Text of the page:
In brief

  • The Treasurer has introduced into Parliament a Bill to prohibit anti-competitive pricing signalling. The Bill is said to take into account submissions received in response to an Exposure Draft released in December 2010.
  • The Bill maintains the approach proposed in the Exposure Draft, but comprises additional exceptions intended to limit the scope of the proposed law, including protection for conduct formally notified to the ACCC.
    • If passed, the Bill will prohibit (subject to exceptions):
    • private disclosure of price-related information to a competitor, and
    • disclosure (whether public or private) of any relevant aspect of a corporation’s commercial strategy, where the disclosure aims to substantially lessen competition.
  • The Bill retains the intended focus of the Exposure Draft—it will, at least initially, only cover the banking sector.
  • Even with the additional exceptions and notification procedure, the proposed law would significantly increase the ACCC’s power to investigate suspected price signalling (initially in the banking sector and potentially in other sectors in due course).
  • Targeted corporations would need to align their conduct with the new prohibitions quickly. Any breach would attract liability for the same civil consequences as for anti-competitive collusion, including cartels. Criminal sanctions would not apply.  


On 24 March 2011, Treasurer Wayne Swan introduced into Federal Parliament the government’s Competition and Consumer Amendment Bill (No.1) 2011 (Bill). The Bill is intended to amend the Competition and Consumer Act 2010 (Cth) (CCA).

In preparing the Bill, the government has had access to 25 submissions1 made in response to its exposure draft legislation released on 12 December 2010 (Exposure Draft). The Exposure Draft was the subject of our previous alert entitled ‘Price Signalling “Take 2” – the government’s turn’.2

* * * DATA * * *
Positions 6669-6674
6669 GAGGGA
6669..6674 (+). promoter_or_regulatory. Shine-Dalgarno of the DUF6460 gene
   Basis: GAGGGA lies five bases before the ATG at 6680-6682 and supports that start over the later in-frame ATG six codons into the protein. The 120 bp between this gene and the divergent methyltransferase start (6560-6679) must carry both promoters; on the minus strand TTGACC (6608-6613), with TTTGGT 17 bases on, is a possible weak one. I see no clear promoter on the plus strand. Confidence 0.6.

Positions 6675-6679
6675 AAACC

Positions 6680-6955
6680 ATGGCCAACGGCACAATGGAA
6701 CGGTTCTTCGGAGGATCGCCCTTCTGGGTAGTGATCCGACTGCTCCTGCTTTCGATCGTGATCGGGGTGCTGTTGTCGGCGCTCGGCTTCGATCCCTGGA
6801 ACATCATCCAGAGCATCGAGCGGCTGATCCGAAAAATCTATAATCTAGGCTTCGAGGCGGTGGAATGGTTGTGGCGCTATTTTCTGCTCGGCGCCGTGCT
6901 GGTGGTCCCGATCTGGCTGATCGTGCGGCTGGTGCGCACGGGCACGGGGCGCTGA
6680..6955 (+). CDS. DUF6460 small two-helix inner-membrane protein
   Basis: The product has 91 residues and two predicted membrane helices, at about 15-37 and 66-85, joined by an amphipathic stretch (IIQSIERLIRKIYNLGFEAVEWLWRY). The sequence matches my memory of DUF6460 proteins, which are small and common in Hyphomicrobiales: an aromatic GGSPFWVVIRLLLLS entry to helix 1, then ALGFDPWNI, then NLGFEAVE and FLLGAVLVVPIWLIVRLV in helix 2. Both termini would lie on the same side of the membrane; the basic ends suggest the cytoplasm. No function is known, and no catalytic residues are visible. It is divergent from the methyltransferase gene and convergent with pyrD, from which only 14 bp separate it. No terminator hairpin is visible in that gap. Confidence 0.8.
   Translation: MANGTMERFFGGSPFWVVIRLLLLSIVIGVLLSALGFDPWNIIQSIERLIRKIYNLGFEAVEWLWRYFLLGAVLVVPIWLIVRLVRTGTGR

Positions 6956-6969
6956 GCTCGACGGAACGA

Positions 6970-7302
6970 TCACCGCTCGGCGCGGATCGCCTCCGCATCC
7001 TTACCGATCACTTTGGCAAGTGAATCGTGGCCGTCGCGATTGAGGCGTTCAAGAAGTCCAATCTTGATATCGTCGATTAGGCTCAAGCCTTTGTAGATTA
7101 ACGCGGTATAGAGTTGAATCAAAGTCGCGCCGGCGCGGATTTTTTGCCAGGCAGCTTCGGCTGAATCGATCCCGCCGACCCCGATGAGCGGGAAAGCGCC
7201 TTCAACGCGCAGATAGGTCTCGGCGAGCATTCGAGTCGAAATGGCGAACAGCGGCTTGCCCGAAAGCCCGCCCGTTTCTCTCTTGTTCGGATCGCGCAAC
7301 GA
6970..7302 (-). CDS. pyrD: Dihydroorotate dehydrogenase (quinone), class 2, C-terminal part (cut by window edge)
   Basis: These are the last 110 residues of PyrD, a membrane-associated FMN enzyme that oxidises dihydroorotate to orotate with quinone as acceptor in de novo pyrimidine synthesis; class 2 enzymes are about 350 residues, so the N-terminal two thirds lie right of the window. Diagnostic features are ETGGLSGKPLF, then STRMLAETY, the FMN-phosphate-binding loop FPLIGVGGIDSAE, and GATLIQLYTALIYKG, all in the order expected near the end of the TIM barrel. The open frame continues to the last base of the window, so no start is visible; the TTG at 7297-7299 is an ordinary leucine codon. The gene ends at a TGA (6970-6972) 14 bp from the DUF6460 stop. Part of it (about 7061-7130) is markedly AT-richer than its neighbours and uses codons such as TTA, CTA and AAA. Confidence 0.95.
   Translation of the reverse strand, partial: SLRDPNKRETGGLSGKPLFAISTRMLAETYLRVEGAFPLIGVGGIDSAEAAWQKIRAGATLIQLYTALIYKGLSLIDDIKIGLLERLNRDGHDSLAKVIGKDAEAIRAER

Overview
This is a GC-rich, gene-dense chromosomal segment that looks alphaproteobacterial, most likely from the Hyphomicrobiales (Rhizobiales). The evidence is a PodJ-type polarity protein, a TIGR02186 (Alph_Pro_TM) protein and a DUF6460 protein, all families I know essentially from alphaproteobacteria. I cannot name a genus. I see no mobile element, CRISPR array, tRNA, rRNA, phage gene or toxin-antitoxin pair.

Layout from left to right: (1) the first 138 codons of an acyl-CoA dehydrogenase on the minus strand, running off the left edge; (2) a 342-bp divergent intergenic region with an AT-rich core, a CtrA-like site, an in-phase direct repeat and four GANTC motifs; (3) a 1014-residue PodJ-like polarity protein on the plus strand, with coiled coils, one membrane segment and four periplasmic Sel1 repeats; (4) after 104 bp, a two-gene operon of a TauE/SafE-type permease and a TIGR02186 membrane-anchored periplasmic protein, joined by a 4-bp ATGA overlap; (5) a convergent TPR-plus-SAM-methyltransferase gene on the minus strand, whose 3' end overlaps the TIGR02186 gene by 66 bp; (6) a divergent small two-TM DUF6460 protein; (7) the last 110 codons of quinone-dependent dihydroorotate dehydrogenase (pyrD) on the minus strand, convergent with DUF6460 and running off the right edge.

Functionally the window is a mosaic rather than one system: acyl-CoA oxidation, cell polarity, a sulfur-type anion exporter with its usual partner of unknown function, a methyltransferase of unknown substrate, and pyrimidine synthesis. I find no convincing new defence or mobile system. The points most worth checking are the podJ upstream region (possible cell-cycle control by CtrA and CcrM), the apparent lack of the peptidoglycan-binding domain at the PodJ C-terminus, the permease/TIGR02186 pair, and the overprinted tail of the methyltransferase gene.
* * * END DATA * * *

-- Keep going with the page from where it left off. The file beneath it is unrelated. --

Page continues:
The Bill has many similarities to the Exposure Draft. Indeed, some commentators will likely argue that the Bill does not deal with key concerns raised with the government. However, a key difference in the Bill is the inclusion of several new exceptions designed to limit its scope and thereby improve business certainty. These exceptions are particularly important because the Bill retains a per se prohibition3 of private disclosures to competitors.

The prohibitions

The Bill contains substantially the same two prohibitions as set out in the Exposure Draft. These are:

  1. Private Disclosure Prohibition: an outright prohibition against a corporation making a private disclosure to competitors of information relating to price, discounts, rebates or credits in relation to specified goods/services that are, or are likely to be, supplied or acquired by the corporation.
  2. General Disclosure Prohibition: a prohibition against a corporation disclosing information (not just in private) for the purpose of substantially lessening competition, if the information relates to:
    • a price, discount, rebate or credit in relation to specified goods/services that are, or are likely to be, supplied or acquired by the corporation
    • capacity, or likely capacity, of the corporation to supply or acquire specified goods/services, or
    • any aspect of the commercial strategy of the corporation in relation to specified goods/services.

Scope of the prohibitions

The government intends to define by regulation the specific goods and services to which the Bill applies. However, draft regulations have not yet been released.

As expected, the Treasurer has confirmed that the Bill will initially target the banking sector. This is said to be based on ‘strong evidence’, according to the Australian Competition and Consumer Commission (ACCC), of ‘conspiratorial behaviour by the big banks’ including them ‘giving each other a “nod and a wink” that they would raise their rates together.’